Election of the Speaker

Date:

Jan 3, 2013

Number:

House Vote #2
113th Congress

Result:

Boehner

Source:

house.gov

Totals     Republican     Democrat
Boehner 220
 
 
51%
220 0
Pelosi 192
 
 
44%
0 192
Cantor 3
 
 
1%
3 0
Cooper 2
 
 
0%
0 2
Allen West 2
 
 
0%
2 0
Jordan 1
 
 
0%
1 0
Amash 1
 
 
0%
1 0
Colin Powell 1
 
 
0%
0 1
Dingell 1
 
 
0%
0 1
Lewis 1
 
 
0%
0 1
David Walker 1
 
 
0%
1 0
Labrador 1
 
 
0%
1 0
Present 1
 
 
0%
1 0
Not Voting 6
 
 
1%
3 3
Required: Simple Majority

Vote Details

Notes: The Speaker’s Vote?
The Speaker of the House is not required to vote in “ordinary legislative proceedings, except when such vote would be decisive.” In practice, this means the Speaker of the House rarely votes and only does so when it is politically useful. When the Speaker declines to vote, he or she is simply omitted from the roll call by the House Clerk. (See House Rules, Rule I(7).)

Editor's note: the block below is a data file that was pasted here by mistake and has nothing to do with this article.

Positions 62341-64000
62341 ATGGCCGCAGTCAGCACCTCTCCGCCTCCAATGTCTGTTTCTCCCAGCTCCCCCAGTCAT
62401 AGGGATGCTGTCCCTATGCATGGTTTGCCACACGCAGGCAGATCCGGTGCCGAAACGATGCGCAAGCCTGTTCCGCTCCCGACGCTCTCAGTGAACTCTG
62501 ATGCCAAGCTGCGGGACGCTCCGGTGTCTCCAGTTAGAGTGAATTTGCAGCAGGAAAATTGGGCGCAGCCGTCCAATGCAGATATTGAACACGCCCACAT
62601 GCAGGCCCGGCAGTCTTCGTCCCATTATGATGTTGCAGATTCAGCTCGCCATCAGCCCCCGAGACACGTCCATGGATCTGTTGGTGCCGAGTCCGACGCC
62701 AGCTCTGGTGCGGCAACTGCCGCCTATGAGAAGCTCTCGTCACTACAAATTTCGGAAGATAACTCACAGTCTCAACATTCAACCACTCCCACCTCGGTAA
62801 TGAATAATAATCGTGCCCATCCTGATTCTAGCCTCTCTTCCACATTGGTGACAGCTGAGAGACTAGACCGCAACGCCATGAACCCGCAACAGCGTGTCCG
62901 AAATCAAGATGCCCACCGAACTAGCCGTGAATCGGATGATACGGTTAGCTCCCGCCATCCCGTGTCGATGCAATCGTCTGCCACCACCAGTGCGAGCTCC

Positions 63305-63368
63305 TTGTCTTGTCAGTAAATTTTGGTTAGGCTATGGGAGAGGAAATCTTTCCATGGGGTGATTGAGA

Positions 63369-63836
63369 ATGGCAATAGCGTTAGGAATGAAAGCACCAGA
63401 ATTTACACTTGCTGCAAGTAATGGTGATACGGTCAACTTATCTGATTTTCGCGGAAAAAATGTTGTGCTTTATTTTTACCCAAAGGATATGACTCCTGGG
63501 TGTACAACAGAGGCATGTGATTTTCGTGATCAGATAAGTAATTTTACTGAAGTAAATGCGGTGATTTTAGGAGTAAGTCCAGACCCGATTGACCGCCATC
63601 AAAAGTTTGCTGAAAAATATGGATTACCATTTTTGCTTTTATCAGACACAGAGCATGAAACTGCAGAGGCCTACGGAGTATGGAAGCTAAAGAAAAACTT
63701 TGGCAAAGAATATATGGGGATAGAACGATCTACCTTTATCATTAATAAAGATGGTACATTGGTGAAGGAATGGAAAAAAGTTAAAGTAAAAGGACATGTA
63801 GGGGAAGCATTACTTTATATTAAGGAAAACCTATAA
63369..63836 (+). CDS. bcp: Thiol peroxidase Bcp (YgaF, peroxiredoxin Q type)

“Aye” or “Yea”?

“Aye” and “Yea” mean the same thing, and so do “No” and “Nay”. Congress uses different words in different sorts of votes.

The U.S. Constitution says that bills should be decided on by the “yeas and nays” (Article I, Section 7). Congress takes this literally and uses “yea” and “nay” when voting on the final passage of bills.

All Senate votes use these words. But the House of Representatives uses “Aye” and “No” in other sorts of votes.